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The Supreme Court Constitution Bench of Chief Justice Dipak Misra and Justices AK Sikri, AM Khanwilkar, DY Chandrachud and Ashok Bhushan, hearing Aadhaar and related linkages issue (petitions saying that it was unconstitutional), was told on Tuesday (March 27) by the CEO of the UIDAI, Dr Ajay Bhushan Pandey, that breaches will be looked into. At that the court reminded the CEO there has to be end-to-end security, “plus a robust law.”

Dr Pandey said that in cases where the biometrics are similar in nature, the computer prompts that the biometrics are very similar and it’s close analysis is required.

Justice Chandrachud asked: “We’ve understood that for the breach of data, we have punishments for the operators. However, can any action be taken for the operators who leak data?”

The CEO said that this itself is a serious offence under the Aadhaar Act and carries a punishment of three years.

He said that the data recording is done on their software. In order to leak the data by the operators, tampering of their system/software is required.

The CEO said: “We have a zero tolerance policy and actions are immediately taken (regarding leak). Private enrollment centres are to be set up in banks and post offices. And regulation 12A to be invoked.”

Justice Sikri said: “Since most of the people already have registered for Aadhaar, so now you can settle down with reliable sources like nationalized banks and post offices.”

The CEO said: “We do not collect the details of the transactions. We are completely purpose blind. So the UIDAI will never know the reason for the authentication, be it for SIM cards or anything else.”

He said that a demo was to be presented, showing the opening of a bank account which is completely paperless, merely by using fingerprint. “Enrollment software is ours and it’s been constantly being updated,” he said. “However, the reality was that the gas agency had collected the Aadhaar number of all its customers and because of this, the customers will get to know in which bank does their subsidy go to (not the bank account number, but the name of the bank).”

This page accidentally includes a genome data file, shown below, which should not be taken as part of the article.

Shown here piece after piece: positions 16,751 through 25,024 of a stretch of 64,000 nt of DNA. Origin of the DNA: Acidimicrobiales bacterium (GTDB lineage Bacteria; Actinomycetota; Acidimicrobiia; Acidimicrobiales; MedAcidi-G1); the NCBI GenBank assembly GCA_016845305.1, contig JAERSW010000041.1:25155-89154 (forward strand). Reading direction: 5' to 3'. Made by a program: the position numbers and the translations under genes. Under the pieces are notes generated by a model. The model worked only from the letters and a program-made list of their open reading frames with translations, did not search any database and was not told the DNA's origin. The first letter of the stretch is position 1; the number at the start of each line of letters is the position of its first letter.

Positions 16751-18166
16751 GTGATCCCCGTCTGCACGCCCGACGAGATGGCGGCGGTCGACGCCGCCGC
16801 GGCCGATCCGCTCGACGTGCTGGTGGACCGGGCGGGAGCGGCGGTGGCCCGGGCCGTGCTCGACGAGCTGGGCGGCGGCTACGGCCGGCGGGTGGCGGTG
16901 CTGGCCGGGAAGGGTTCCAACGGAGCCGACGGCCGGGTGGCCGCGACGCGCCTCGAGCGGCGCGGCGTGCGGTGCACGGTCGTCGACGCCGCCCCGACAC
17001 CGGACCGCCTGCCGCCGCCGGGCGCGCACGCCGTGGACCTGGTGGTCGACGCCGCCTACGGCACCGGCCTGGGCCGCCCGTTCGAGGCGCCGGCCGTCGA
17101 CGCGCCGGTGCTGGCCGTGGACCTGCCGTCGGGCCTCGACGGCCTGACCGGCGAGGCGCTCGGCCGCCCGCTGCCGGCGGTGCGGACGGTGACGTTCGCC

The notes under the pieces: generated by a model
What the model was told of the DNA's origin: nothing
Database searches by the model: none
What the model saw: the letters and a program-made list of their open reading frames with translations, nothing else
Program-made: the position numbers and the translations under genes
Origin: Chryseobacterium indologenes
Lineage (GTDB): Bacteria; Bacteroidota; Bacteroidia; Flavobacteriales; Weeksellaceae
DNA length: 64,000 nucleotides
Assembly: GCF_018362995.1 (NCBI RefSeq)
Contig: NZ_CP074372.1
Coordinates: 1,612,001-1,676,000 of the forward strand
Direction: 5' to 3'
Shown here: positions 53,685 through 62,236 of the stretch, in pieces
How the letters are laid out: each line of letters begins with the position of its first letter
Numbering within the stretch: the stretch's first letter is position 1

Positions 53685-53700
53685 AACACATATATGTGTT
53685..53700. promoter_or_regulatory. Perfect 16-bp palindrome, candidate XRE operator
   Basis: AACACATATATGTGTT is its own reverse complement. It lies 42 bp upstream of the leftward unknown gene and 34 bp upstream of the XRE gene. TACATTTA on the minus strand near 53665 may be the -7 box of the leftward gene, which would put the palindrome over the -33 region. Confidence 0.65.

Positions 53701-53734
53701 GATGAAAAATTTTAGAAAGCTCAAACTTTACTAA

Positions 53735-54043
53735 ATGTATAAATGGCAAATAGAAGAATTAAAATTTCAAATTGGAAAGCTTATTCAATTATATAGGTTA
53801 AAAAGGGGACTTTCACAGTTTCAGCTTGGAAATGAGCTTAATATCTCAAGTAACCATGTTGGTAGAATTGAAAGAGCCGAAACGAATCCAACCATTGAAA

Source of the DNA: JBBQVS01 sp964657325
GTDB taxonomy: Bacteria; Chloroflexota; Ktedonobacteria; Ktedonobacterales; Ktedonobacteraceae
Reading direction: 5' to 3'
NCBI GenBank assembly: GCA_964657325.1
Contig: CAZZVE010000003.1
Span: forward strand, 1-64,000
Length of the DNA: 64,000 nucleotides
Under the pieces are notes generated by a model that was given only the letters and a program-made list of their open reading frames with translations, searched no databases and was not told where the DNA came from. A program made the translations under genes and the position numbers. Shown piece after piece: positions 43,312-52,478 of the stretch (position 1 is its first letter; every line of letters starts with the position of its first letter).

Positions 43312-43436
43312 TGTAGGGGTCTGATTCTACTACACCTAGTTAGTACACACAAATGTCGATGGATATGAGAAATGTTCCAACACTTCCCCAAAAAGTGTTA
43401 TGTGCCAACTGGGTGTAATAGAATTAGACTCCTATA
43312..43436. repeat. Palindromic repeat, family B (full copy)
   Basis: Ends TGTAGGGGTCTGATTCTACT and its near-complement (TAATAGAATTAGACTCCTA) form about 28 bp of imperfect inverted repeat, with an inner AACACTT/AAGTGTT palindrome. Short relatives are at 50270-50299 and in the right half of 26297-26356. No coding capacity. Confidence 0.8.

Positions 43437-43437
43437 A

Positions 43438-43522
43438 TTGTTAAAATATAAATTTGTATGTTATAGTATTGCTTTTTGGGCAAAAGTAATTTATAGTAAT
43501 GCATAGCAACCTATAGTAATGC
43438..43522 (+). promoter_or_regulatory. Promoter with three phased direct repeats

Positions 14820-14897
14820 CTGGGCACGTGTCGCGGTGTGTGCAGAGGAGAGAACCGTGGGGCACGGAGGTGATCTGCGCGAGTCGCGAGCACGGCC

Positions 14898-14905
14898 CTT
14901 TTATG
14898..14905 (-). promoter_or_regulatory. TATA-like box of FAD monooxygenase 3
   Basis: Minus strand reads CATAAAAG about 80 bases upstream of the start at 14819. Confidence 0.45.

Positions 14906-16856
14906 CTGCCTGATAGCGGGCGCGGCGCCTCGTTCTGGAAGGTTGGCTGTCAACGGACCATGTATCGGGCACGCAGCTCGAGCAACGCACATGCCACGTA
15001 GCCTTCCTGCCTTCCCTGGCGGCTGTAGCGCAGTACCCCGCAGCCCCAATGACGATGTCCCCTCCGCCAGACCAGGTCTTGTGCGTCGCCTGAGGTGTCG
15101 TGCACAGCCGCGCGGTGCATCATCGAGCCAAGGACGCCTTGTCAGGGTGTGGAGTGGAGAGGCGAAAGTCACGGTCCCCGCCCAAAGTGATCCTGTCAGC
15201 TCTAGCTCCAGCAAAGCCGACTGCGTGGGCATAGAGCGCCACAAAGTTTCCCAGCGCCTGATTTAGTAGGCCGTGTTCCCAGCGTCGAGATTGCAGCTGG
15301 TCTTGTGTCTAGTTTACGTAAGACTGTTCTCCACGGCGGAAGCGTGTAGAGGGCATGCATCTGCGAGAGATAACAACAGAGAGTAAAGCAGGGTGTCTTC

The CEO quoted a news article stating that the Aadhaar information has been leaked. “We have to make a distinction between the fact whether Aadhaar number has been taken and their server has been breached or the bank server has been compromised.

Justice Chandrachud at that point told Dr Pandey: “Merely securing your end doesn’t solve the purpose. We must have a robust law, strong enough to protect the other end.”

He talked about enabling sections 8 and 32 of the Act for the purposes of security of authority transactions and regulation 26 on authentication of meta data.


The CEO said: “If the person doesn’t remember his Aadhaar number, he can either go to the official website or access the M-Aadhaar app, unlock his/her biometrics for 30 minutes and perform his/her transactions. The biometrics will be locked automatically.

“Other sources are:

  1. UDC: Unique host device code.
  2. DLPD: registered device model id
  3. MC: allows the UIDAI to store data and inform the same.”

He said that even though in 2009, no privacy law existed, the privacy under the Aadhaar scheme was maintained due to the design of the Aadhaar. And same has been incorporated in the Act too.

He referred to Section 33 of the Aadhaar Act and said: “We do not collect any data. We have minimal data and can be given by only prior to the permission of the district judge. The only information barred is the core biometrics.”

Following this the chief of cyber security, member of the technology and architecture review board, who reviews the security system of the UIDAI, presented a short film on the UIDAI centres at Bangalore and Manesar. This exhibited the amount of security used to protect the data information.

The CEO of UIDAI said: “We have to constantly be vigilant about the security as in the IT world, we cannot take a risk.” He talked about the creation of a 16-digit alias Aadhaar number, explaining the concept of virtual identity.

This is an additional safeguard, he said.

The data returns in the same way as it is sent, i.e. in the encrypted form, as per Regulation 22 of data security.

“Why is iris important? A complete de-duplication wouldn’t be able to decipher the fingerprints because they might match. However, iris cannot match, it’s unique in nature.”

He talked about section 18 (1): maintenance of the Aadhaar logs by the requesting entity. He said that all data is sent to the main department in the encrypted form so that the data is not read. The middle layer is created only for security purposes, he said. He went to the presentation part pertaining to authentication history.

Senior counsel K V Viswanathan then presented a set of 20 questions in toto. The answers to be prepared in writing by the respondent. Authentication denial doesn’t mean denial, SAID.

The matter listed for Tuesday.

—India Legal Bureau

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